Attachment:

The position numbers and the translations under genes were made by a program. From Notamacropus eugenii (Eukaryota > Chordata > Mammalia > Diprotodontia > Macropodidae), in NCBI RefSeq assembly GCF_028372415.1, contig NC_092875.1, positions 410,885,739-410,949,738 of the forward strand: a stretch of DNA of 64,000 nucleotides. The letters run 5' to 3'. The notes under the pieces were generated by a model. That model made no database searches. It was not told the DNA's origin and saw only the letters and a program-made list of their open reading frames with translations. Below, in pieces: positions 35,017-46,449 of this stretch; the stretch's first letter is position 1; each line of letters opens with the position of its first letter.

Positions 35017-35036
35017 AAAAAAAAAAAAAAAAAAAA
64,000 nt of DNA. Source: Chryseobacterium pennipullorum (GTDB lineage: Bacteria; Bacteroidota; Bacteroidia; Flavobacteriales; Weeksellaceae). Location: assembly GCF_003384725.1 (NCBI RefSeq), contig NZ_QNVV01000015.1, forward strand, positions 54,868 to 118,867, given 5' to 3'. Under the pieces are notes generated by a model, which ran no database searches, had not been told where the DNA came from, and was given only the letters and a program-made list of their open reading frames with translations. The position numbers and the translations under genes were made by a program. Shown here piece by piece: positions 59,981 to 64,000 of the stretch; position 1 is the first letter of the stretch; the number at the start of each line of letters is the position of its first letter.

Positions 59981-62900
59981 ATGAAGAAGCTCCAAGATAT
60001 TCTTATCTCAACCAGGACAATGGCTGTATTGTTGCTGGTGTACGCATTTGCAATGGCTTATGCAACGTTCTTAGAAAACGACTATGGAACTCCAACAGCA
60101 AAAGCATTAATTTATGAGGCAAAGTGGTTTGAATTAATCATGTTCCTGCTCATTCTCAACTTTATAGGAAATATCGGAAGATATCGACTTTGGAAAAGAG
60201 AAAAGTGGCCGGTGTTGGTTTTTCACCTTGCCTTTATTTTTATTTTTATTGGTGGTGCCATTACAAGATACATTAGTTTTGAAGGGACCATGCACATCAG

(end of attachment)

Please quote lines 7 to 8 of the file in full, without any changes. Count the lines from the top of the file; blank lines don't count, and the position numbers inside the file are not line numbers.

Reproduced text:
60001 TCTTATCTCAACCAGGACAATGGCTGTATTGTTGCTGGTGTACGCATTTGCAATGGCTTATGCAACGTTCTTAGAAAACGACTATGGAACTCCAACAGCA
60101 AAAGCATTAATTTATGAGGCAAAGTGGTTTGAATTAATCATGTTCCTGCTCATTCTCAACTTTATAGGAAATATCGGAAGATATCGACTTTGGAAAAGAG